You may not know it, but behind the scenes, Chippendale and Clark automatically maximise Dividends for Directors of limited companies. So long as profits allow us to do so.
We have been doing this for many years now, unless specifically asked by the client not to, and the reason why is simple.
As a company director it is standard procedure to declare a small salary up to the secondary national insurance threshold and then top up the income with dividends. There is a clause – you can only declare dividends from profits after tax and retained earnings (retained earnings are previous profits after tax not yet utilised).
This example assumes one director with no other income
Year 1 – Profits £50,000
Year 2 – Loss £40,000
When Chippendale and Clark complete Year 1 accounts, they would have automatically declared salary of £8,788 topped up by Dividends of £41,212, making total income for the year for the directors’ tax return £50,000, which is up to the higher rate Tax threshold (2021).
This would have been regardless of the amount withdrawn from the business, so if the director only took £20,000 cash from the company, the above would still be declared and the remaining £30,000 would be available to take later having already paid the personal Tax on.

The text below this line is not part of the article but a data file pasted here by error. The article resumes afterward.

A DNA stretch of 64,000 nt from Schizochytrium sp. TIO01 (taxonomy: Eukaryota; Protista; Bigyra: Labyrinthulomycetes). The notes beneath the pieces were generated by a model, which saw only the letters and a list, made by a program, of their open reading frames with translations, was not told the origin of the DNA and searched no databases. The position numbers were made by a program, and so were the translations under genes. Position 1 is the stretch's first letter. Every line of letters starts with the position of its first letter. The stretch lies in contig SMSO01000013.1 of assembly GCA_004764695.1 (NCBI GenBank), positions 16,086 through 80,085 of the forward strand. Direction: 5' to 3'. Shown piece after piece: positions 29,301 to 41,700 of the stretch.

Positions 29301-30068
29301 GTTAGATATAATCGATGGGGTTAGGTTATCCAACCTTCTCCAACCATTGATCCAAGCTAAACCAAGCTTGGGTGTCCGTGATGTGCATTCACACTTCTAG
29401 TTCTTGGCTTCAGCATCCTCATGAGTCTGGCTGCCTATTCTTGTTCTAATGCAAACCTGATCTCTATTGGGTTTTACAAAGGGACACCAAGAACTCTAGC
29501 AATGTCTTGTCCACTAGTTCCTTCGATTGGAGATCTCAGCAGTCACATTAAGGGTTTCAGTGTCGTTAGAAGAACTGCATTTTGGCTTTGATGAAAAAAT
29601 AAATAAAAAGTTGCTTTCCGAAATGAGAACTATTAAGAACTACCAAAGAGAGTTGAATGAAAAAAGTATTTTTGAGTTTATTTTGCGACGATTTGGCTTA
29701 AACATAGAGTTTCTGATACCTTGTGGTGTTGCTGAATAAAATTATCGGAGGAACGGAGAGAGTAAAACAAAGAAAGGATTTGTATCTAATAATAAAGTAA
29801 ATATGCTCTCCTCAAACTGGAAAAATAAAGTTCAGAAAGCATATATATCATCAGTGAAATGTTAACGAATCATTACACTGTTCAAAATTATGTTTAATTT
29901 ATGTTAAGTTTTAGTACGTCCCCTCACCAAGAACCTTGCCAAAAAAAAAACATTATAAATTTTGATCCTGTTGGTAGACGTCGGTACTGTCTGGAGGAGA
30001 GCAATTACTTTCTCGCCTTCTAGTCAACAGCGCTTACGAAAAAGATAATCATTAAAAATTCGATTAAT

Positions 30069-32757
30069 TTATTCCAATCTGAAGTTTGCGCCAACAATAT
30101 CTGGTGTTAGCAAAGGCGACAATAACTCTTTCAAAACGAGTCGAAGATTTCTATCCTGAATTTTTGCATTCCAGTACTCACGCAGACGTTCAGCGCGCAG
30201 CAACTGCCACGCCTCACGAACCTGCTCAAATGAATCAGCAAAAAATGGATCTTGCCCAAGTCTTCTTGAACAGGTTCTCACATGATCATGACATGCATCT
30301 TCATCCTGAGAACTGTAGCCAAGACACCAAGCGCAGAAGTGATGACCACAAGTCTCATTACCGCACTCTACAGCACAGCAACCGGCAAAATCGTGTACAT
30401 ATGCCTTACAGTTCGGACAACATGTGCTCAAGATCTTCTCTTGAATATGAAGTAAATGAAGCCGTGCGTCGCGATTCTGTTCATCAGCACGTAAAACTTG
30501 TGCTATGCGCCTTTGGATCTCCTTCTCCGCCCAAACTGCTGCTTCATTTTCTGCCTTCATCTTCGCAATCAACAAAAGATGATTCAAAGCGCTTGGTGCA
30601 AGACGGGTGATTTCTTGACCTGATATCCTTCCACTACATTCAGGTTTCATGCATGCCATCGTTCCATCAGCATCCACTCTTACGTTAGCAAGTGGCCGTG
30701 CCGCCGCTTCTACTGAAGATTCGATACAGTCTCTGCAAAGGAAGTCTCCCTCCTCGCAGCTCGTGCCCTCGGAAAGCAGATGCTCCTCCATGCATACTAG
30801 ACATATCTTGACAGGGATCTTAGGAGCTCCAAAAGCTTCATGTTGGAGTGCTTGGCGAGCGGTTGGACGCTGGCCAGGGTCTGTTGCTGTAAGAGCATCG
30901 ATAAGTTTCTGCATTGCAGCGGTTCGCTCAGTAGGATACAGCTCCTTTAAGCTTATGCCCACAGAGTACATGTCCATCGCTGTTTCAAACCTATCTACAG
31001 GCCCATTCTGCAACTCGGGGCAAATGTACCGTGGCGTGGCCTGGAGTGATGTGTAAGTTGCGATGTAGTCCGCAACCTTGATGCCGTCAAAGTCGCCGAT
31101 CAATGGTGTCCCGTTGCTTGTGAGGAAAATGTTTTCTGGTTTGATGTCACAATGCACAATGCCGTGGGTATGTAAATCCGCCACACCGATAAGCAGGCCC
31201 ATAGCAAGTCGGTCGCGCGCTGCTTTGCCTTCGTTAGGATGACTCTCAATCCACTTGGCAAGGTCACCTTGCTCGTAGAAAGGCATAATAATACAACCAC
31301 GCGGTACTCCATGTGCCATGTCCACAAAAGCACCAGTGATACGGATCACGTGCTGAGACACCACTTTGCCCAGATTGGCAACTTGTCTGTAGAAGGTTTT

Due to year 2’s loss, the individual would not be able to declare any further Dividends and therefore would only be entitled to the salary of £8,788. But remember, they still have the £30,000 reserves in the Directors loan account not taken in cash last year available to take.
This makes total amount available to take in cash over the two years of £58,788.
If the initial £20,000 drawings were declared in year one as £8,788 salary and £11,212 dividends, the total income for year one would be £20,000 and declared on the personal Tax return.
In year two the loss of £40,000 supersedes the retained earnings of £38,788 and therefore the Director is restricted to only taking salary in the second year of £8,788, even if there’s cash reserves available to take more. The other option would be to increase the salary for the director in the company for the year which is costly for both Tax and National Insurance.
Assuming salary stays at £8,788, the total amount available in method 2 over the two years is £28,788, which significantly lower than method 1 and could cause cash issues for the Director.
At the end of 2019 and start of 2020 no one could have foreseen what effect Coronavirus would have had on their businesses, and many Directors are stuck having used method 2 to draw from their company as they had not pre planned for any fluctuating profits.
As a result, many company Directors have had to borrow from their own company, incurring interest charges for loans over £10,000 and a 32.5% penalty charge from HMRC for any loans over £5,000 which could have potentially been avoided if they had used method 1.
Call Chippendale and Clark today if you feel that your company requires forward thinking tax planning.
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